Meleko Mokgosi

Honor Fraser
2622 S. La Cienega Blvd.
April 19, 2014–May 31, 2014

View of “Pax Kaffraria,” 2014.

History painting, argued eighteenth-century academicians, was the noblest undertaking for any artist: especially if you want to glorify European conquest. In this incandescent debut—whose title, “Pax Kaffraria,” plays on a violent racial slur—Botswana-born and Brooklyn-based artist Meleko Mokgosi refashions the genre for new, postcolonial undertakings, all while insisting that the narratives it depicts can only be fragmentary. In three monumental canvases, Mokgosi mashes together past and present visions of southern Africa, often in strange and inarticulable concatenations. Fully Belly, 2013, shows women in contemporary white shift dresses near a traditional chieftain with leopard skin and shield, flanked by female guards wearing high heels and ersatz militaria. Ruse of Disavowal, 2014, features a kleptocrats in Western suits and blinged-out men in suits; elsewhere is a dead lion positioned next to two men with guns. The figures stand in fields of undifferentiated beige, like picture-book illustrations of unknown archetypes, but all their possible narratives bleed across the sutured canvases—not unlike in the panoramas of James Rosenquist, that earlier master of historical dislocation.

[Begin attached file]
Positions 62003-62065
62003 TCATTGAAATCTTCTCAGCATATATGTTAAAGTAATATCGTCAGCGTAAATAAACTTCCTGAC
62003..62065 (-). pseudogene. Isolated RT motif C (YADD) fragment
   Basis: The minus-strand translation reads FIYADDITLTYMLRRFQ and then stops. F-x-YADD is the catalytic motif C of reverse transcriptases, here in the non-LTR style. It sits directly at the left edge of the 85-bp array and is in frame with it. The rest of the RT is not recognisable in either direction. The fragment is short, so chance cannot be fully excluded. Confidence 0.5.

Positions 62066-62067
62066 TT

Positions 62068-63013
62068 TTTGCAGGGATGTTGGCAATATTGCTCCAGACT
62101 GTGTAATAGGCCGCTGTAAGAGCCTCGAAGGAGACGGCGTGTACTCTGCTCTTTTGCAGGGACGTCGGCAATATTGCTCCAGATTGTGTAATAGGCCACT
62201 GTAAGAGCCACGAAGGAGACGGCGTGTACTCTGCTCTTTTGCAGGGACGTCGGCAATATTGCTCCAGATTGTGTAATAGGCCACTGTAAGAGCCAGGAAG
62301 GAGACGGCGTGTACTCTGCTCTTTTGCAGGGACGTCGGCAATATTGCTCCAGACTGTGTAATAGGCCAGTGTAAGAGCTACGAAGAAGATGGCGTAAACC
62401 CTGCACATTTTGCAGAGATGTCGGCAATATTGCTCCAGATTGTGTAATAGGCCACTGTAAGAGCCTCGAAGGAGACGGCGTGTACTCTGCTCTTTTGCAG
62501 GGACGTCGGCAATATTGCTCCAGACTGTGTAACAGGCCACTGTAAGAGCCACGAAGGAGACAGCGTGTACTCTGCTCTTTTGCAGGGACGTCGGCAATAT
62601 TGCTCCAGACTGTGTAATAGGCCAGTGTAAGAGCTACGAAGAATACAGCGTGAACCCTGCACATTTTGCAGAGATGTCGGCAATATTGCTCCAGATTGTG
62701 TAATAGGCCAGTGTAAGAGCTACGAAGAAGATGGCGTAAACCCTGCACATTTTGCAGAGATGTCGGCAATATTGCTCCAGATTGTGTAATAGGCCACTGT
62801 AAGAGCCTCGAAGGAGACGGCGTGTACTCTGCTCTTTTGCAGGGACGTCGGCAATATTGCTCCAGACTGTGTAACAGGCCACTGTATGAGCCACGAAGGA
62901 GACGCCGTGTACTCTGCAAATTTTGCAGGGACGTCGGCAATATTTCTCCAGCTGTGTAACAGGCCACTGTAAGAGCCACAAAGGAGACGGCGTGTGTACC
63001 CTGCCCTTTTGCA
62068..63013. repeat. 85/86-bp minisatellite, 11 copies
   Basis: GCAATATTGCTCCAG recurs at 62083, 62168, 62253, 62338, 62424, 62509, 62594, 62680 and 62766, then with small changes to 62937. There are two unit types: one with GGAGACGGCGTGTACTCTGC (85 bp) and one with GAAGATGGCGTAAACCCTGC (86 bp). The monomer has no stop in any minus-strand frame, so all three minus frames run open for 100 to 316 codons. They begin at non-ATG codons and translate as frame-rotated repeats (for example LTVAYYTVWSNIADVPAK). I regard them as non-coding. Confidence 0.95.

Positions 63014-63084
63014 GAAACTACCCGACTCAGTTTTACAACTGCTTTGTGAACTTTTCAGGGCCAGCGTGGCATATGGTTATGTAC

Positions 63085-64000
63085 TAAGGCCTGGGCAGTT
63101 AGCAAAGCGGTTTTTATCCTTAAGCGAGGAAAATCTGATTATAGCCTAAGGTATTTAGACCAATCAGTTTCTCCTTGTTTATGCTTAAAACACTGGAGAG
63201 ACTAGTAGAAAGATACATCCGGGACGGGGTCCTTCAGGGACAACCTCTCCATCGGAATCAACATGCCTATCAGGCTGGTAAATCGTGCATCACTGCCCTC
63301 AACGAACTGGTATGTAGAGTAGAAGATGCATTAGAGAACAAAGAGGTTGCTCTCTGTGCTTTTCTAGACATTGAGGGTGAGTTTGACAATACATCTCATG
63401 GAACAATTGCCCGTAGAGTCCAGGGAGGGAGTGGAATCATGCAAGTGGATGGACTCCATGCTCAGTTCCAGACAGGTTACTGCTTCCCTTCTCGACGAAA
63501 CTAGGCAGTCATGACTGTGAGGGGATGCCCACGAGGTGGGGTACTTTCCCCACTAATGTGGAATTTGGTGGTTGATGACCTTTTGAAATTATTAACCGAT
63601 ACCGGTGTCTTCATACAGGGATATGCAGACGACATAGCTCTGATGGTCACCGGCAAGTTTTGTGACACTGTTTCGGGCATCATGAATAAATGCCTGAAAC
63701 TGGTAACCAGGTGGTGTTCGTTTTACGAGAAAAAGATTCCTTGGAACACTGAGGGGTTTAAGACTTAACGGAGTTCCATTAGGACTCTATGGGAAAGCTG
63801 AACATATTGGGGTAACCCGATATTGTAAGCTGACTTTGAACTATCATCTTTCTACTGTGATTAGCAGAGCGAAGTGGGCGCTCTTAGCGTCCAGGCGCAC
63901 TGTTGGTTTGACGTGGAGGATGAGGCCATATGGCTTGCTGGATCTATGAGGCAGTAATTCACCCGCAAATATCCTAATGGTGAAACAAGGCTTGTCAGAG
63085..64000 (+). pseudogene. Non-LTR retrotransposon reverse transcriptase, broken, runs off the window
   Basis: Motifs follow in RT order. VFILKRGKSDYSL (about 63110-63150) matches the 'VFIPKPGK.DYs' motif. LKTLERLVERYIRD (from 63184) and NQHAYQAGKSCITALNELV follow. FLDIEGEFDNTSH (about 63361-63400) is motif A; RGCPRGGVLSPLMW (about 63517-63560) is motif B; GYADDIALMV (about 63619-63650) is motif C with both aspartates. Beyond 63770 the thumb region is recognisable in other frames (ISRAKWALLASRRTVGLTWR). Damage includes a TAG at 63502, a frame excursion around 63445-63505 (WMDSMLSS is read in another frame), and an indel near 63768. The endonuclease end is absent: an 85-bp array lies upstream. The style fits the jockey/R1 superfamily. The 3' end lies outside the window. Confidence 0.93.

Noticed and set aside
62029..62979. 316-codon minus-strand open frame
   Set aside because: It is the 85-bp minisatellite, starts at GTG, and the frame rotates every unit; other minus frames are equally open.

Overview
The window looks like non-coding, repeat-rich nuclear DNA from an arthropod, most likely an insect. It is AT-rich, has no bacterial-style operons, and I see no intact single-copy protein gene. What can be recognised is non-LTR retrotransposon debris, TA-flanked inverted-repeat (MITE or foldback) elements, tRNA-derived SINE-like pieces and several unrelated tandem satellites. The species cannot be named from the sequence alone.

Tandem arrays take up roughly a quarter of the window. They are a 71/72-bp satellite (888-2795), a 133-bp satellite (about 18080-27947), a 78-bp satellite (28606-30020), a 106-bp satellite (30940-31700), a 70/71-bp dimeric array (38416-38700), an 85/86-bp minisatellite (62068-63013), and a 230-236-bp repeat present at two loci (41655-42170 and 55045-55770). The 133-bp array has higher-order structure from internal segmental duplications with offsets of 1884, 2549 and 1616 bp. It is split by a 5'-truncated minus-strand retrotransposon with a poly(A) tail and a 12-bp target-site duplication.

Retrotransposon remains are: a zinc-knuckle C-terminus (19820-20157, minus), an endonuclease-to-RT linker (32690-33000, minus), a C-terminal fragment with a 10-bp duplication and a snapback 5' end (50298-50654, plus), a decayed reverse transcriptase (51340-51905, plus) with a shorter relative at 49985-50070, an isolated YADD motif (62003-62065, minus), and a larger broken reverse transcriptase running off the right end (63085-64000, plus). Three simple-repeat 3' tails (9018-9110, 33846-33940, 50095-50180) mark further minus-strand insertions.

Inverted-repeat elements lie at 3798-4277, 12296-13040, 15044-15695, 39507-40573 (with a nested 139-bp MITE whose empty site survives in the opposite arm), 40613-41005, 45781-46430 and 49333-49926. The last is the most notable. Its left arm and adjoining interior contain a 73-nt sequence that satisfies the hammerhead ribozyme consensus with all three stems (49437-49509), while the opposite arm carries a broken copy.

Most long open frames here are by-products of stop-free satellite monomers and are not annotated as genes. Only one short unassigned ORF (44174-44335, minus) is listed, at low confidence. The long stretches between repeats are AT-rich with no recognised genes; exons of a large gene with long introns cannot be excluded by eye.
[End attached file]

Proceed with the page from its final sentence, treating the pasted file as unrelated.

The political goal of these paintings is clear: to short-circuit the system of representations that undergirds the woefully enduring historical narratives that keep Africa outside the contemporary. But it’s an uphill struggle, not least because the Western conception of modern art itself so consistently worked against the idea of Africa, as Mokgosi demonstrates in Modern Art: The Root of African Savages II, 2014. The work reproduces museum wall texts—for Picasso, Stieglitz, and “traditional” African sculpture—ringed with the artist’s furious notations (EXOTICIZING, NEVER FULLY MODERN, BULLSHIT!!) reminding us not only of the endurance of primitivism, but of the racist assumptions built even into our contemporary, “global” art discourse.

Mokgosi is at his best, however, when his politics act at the nexus of form and content, as in three masterful charcoal drawings of packs of dogs, each a humble breed unique to southern Africa. One thinks of another figure of the region, the novelist J. M. Coetzee, for whom dogs serve as the essential third term in the fraught negotiation between European history and the African continent. The animals are silent witnesses to colonization, means of protection, victims of elemental human cruelty. Yet they also attest to the endurance of love and loyalty, even in a world as history-scarred as ours.

— Jason Farago